"In Japan, when a piece of valued pottery breaks, instead of tossing the pieces in the trash, craftsmen practice the 500-year-old art of kintsugi or “golden joinery.” This method restores broken pottery with a lacquer that is mixed with gold, silver, or platinum, resulting in a new imperfect piece that is highly valued. This practice is interwoven with the philosophy of wabi-sabi, which means “to find beauty in imperfection.” Like Ernest Hemingway‘s famous line from his book A Farewell to Arms, “The world breaks everyone, and afterward many are strong at the broken places.”
Recovering from perfectionistic thinking is not easy, but it can be eased when we find peace and beauty in our imperfections. This acceptance frees us to move forward by taking risks, learning and growing from our mistakes, and letting go of the shame and blame of being imperfect. If you’re somewhere stuck in the cycle of perfectionism, stick the word recovering in front of a perfectionist and join me in the world of Good Enough!
Owning our story and creating it into a meaningful story, empowering yet authentic for us is probably the most powerful thing one can do for happiness and life satisfaction, but also a sense of meaning and a positive relationship with self.
If you wish to “own” your life a bit more, owning your story and perhaps rewriting it might be a great place to start!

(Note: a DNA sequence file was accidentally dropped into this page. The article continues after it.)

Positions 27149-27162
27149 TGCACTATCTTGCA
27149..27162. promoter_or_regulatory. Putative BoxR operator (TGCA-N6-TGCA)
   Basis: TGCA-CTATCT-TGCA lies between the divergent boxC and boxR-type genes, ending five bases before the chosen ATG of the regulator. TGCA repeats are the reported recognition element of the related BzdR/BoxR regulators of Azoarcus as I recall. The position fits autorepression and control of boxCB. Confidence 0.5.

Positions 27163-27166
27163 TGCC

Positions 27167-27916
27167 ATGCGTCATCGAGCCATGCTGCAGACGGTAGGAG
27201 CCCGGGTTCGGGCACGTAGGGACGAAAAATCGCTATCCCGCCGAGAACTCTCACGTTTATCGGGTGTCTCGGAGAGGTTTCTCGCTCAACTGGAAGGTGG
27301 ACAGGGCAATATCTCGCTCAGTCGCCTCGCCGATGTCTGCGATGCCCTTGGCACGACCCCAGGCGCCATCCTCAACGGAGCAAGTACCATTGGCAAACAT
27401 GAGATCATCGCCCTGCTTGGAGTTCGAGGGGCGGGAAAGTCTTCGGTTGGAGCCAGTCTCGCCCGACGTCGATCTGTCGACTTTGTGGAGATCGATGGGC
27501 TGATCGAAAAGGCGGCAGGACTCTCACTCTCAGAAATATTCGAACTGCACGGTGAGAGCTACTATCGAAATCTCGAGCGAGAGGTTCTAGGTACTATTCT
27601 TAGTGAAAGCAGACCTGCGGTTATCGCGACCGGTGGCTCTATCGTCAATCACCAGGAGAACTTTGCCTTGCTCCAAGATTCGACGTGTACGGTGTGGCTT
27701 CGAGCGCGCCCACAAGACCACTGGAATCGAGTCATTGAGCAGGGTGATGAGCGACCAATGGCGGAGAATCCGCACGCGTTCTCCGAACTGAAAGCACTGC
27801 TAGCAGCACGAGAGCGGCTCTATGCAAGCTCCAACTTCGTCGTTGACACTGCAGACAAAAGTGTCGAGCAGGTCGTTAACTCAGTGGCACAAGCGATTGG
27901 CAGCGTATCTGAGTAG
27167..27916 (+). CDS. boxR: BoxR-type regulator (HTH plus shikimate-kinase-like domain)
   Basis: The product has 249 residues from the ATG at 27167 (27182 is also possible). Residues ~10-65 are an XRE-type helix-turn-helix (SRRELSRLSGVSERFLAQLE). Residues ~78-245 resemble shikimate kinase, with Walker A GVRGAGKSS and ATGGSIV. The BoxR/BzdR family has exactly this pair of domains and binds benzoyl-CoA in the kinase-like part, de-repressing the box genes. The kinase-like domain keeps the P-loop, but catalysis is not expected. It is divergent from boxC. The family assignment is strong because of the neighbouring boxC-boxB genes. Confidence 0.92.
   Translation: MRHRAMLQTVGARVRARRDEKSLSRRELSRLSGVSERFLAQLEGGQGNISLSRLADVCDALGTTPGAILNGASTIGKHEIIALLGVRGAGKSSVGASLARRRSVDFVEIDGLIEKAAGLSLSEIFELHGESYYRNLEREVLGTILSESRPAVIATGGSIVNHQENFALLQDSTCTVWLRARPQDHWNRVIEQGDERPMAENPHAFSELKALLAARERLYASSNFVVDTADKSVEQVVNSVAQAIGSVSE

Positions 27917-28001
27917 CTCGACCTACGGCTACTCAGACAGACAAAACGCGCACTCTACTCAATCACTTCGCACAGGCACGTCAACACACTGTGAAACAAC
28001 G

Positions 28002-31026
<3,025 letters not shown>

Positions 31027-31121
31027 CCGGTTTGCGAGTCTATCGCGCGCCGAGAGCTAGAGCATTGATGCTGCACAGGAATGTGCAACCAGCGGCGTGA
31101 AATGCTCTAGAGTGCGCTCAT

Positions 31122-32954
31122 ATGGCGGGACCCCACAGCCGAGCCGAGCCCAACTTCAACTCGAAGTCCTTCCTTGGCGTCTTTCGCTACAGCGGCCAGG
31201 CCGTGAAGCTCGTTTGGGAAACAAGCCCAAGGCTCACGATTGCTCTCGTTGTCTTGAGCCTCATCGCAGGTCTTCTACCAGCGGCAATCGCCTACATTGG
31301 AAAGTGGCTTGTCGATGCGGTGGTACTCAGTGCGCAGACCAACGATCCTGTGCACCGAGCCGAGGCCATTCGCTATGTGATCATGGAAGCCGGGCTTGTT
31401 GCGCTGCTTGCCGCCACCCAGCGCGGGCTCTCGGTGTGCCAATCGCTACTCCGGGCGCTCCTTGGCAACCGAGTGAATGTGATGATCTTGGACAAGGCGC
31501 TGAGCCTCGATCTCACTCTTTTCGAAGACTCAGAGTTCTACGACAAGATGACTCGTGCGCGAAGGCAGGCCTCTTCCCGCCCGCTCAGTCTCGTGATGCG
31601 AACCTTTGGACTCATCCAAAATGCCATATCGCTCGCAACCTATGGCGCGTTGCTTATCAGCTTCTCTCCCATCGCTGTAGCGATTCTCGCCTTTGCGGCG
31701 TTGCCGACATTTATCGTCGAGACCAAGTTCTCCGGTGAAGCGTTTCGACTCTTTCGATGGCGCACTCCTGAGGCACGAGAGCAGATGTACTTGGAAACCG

ARE YOU READY TO REWRITE YOUR STORY?
“PERFECT IS THE
ENEMY OF THE GOOD.”
The perfect heart
THE PERFECT HEART
Author: Paulo Coelho
A young man was standing in the middle of the town, proclaiming that he had the most beautiful heart in the whole valley. A large crowd gathered, and they all admired his heart, for it was perfect. There was not a mark or a flaw in it.
But an old man appeared at the front of the crowd and said,
“Your heart is not nearly as beautiful as mine.”
The crowd and the young man looked at the old man’s heart. It was beating strongly but full of scars. It had places where pieces had been removed and other pieces put in … but they didn’t fit quite right, and there were several jagged edges. The young man looked at the old man’s heart and laughed.
“You must be joking,” he said. “Compare your heart with mine … mine is perfect, and yours is a mess of scars and tears.”
“ “Yes,” said the old man, “Yours is perfect looking … but I would never trade with you. You see, every scar represents a person to whom I have given my love….. I tear out a piece of my heart and give it to them … and often they give me a piece of their heart which fits into the empty place in my heart, but because the pieces aren’t exact, I have some rough edges.
” Sometimes I have given pieces of my heart away … and the other person hasn’t returned a piece of his heart to me. These are the empty gouges … giving love is taking a chance. Although these gouges are painful, they stay open, reminding me of the love I have for these people, too … and I hope someday they may return and fill the space I have waiting. So how do you see what true beauty is?”
The young man stood silently with tears running down his cheeks. He walked up to the old man, reached into his perfect young, and beautiful heart, and ripped a piece out. He offered it to the old man.
The old man took his offering, placed it in his heart, and then took a piece from his old scarred heart and placed it in the wound in the young man’s heart.
It fit …. but not perfectly, as there were some jagged edges.
The young man looked at his heart, not perfect anymore, but more beautiful than ever since love from the old man’s heart flowed into his.